The plot isn't that unique or stunning. Josie's mom is a prostitute in New Orleans. Josie has been on her own since she was eleven years old. She lives above a book store where she works, and she also cleans the house where her mother lives and works. It's 1950, so there's corruption and the world isn't easy for a poor young woman.
Willie, who runs the house, is like a mother to Josie. Many assume Josie will have to turn to the life her mother lives, but Josie will do anything to avoid it -- and she really wants to go to college. But, not just the local college. Josie wants to go where no one knows about her past. She wants to go to Smith College in the East. She comes up with a clever plan to make it happen.
See? It just doesn't sound like much is going on when you describe it, but there are so many colorful characters in Out of the Easy. Some want to help Josie, some want to be romantically involved, and some just want her to be a prostitute. Josie is shrewd, thank goodness, because life throws her several curves. Josie's mother is unbelievably heartless. Thank goodness she has other people in her life that she can rely on. I felt myself rooting for Josie, and wanting to jump right in the story to help her right along with all the other characters.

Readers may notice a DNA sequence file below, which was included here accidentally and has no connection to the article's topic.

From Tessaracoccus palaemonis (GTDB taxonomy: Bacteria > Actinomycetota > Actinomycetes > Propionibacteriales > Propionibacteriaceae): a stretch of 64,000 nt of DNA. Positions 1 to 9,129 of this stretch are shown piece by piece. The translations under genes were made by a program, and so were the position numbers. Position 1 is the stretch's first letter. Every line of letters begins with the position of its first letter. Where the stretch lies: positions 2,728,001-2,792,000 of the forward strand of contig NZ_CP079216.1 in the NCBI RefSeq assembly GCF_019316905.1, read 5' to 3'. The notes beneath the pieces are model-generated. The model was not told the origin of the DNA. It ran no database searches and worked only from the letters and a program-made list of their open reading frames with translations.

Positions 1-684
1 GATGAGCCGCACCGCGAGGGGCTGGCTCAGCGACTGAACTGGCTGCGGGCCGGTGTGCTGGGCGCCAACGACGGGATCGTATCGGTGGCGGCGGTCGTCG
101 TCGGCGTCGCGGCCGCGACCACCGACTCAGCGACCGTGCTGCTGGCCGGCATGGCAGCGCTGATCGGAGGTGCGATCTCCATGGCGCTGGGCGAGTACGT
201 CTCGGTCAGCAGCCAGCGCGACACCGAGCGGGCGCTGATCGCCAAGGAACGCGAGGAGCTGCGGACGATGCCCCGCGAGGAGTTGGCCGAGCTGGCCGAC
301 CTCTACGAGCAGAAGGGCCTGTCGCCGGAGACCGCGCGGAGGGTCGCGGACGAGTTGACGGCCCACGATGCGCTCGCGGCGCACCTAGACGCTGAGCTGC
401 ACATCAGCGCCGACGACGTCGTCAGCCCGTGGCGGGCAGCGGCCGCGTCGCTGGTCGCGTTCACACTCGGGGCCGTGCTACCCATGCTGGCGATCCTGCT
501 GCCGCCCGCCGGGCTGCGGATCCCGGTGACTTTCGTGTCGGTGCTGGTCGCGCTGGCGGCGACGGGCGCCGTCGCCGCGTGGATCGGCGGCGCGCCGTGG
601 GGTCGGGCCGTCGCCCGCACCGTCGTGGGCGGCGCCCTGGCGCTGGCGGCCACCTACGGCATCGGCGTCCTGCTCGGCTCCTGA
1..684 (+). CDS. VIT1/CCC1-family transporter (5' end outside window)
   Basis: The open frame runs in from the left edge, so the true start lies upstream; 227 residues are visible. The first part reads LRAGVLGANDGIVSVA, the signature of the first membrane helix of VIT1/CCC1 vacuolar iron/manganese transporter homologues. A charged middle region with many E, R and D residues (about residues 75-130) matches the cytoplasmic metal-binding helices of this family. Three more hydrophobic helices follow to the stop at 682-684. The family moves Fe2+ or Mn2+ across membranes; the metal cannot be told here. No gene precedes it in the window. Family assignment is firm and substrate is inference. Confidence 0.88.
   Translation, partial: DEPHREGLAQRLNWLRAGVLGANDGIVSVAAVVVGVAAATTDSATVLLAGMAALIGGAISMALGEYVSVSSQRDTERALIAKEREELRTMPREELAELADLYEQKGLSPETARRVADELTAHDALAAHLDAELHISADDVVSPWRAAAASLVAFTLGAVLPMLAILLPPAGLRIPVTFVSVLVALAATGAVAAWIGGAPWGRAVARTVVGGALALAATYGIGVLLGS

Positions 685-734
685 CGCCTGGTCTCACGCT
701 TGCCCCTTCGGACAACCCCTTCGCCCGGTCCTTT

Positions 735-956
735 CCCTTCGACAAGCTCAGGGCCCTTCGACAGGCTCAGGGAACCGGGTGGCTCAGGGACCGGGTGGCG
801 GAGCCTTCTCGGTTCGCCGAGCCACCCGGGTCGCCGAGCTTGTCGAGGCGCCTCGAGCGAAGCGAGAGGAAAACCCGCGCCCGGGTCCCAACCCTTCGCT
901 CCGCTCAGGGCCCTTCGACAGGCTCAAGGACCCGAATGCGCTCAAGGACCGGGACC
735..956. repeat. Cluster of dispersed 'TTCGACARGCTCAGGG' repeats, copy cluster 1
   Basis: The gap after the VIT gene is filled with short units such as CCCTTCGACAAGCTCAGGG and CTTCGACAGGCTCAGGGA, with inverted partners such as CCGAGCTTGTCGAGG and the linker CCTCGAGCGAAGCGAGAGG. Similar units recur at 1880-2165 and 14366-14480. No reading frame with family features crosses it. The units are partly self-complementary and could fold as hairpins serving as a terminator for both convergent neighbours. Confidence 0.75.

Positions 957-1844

I'm not giving specifics about the plot, but just let me say this is a book you need to experience. I appreciate that the ending isn't all unrealistically perfect, but it is hopeful. Whether teen or adult, and even if you aren't a big historical fiction fan, Out of the Easy has something for everyone. Sepetys is a wonderful writer, and I'll read anything she comes up with.
Published by Philomel, February 12, 2013
Copy obtained from LibraryThing Early Reviewers
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